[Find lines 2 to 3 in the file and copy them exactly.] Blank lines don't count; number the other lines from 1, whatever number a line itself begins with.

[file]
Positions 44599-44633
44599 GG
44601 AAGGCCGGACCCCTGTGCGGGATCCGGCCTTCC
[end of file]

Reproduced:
44599 GG
44601 AAGGCCGGACCCCTGTGCGGGATCCGGCCTTCC